Wednesday, August 09, 2006


Evolution of a penis worm (Synchrotron X-ray tomographic microscopy of fossil embryos)

Evolution Research Penis Worm SRXTM Tomography

The detailed images of embryos more than 500 million years old have been revealed by an international team of scientists, led by the University of Bristol. Writing in the journal Nature, Dr Phil Donoghue and colleagues reveal the various developmental stages of fossilised embryos, from the first splitting of cells to pre-hatching, using synchrotron-radiation X-ray tomographic microscopy (SRXTM).

In one instance this has exposed the internal anatomy of the mouth and anus of a close relative of the living penis worm. Another case has revealed a unique pattern for making embryonic worm segments, not seen in any animals living today.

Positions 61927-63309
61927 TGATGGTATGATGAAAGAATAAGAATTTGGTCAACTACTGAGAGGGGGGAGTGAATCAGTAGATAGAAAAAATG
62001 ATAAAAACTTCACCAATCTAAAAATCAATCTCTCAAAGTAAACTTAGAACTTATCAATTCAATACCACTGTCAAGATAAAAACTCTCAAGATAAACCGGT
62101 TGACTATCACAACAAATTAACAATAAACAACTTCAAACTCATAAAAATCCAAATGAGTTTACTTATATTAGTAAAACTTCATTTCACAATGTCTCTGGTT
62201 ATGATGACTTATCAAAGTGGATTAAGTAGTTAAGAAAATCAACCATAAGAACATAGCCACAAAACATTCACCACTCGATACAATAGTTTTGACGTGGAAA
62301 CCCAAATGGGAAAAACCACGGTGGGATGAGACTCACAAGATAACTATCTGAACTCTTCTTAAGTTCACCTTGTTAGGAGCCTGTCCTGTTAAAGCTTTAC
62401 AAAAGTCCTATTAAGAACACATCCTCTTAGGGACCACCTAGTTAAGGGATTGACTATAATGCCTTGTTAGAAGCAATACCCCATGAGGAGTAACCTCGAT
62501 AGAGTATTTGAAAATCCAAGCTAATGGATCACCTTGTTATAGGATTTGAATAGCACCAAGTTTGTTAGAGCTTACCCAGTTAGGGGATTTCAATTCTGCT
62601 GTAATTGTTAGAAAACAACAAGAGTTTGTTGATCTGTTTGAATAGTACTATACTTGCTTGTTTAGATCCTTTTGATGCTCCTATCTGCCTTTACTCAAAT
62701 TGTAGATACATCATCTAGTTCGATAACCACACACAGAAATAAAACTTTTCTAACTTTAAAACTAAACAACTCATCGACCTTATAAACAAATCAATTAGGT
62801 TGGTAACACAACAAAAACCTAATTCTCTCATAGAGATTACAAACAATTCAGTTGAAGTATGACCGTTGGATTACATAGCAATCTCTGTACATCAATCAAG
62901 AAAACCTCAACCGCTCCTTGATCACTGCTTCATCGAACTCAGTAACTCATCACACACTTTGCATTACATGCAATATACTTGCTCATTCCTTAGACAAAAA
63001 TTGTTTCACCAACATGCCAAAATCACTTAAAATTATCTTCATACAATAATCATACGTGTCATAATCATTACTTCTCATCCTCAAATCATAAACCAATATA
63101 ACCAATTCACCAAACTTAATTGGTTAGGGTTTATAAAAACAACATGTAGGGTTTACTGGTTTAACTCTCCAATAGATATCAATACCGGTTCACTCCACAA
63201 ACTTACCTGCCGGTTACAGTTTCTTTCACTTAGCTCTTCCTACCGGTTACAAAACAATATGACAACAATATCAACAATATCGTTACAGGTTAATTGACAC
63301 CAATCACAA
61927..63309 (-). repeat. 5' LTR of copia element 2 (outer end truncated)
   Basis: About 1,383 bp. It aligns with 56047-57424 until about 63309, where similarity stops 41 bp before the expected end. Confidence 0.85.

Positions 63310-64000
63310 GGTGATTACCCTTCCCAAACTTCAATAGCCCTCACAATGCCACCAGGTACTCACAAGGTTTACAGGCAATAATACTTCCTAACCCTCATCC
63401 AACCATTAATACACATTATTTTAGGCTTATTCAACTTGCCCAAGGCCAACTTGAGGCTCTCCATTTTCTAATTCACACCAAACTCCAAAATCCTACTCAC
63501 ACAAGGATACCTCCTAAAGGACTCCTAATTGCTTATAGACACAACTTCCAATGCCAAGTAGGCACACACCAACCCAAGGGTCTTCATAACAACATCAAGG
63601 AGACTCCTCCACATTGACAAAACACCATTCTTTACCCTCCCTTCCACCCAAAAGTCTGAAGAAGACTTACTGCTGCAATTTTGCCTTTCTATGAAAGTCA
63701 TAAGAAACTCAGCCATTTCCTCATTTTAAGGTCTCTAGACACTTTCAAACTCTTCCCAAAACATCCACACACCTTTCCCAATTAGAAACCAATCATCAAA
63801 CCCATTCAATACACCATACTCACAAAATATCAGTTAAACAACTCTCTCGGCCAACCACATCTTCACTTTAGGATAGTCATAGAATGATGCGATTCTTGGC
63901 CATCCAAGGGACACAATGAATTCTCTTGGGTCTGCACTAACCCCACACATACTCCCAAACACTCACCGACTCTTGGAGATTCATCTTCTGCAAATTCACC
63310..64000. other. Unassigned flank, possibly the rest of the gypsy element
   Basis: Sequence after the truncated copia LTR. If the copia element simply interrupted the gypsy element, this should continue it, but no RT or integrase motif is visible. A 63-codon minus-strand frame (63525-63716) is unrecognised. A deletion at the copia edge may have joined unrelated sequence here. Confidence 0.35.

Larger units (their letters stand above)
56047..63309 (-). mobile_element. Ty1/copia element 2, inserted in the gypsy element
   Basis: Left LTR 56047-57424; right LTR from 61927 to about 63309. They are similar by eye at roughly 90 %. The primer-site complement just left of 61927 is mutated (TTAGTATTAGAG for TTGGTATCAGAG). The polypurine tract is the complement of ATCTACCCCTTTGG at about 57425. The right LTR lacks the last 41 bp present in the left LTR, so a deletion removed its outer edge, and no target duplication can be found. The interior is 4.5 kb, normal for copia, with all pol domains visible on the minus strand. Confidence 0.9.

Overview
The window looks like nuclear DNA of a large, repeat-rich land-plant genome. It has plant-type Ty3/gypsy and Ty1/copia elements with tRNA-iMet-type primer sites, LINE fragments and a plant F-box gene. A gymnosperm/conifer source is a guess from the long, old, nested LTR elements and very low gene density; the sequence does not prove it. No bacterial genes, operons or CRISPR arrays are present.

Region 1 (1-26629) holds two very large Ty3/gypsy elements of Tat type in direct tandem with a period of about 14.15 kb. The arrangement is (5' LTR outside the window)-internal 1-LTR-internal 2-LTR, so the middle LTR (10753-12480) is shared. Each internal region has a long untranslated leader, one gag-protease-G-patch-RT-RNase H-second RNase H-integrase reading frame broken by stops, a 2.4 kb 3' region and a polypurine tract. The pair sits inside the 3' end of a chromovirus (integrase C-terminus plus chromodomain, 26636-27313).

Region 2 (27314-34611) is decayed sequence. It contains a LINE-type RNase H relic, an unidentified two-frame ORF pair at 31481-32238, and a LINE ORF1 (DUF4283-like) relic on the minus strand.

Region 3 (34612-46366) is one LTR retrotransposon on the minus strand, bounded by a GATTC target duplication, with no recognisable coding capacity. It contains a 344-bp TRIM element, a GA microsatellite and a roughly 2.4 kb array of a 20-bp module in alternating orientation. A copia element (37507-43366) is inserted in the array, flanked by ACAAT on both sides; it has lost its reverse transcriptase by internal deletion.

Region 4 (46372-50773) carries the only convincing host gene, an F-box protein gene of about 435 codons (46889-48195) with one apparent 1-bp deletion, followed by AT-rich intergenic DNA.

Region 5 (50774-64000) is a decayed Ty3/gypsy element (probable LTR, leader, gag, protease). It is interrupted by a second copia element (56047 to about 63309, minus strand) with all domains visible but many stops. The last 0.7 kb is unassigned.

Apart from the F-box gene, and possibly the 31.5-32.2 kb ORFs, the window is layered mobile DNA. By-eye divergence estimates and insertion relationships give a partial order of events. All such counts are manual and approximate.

Phil Donoghue, from the University of Bristol, said: "Because of their tiny size and precarious preservation, embryos are the rarest of all fossils. They are just gelatinous balls of cells that rot away within hours. But these fossils are the most precious of all because they contain information about the evolutionary changes that have occurred in embryos over the past 500 million years." [Tomography]

The above news release (another, the Washington Post's "Paleontologists X-Ray Fossil Embryos", is available here) is based on "Synchrotron X-ray tomographic microscopy of fossil embryos" (Nature). At the time of writing both Abstract and Full Text are available without subscription.

There is also an Editor's Summary.

Original Bristol University News Release.

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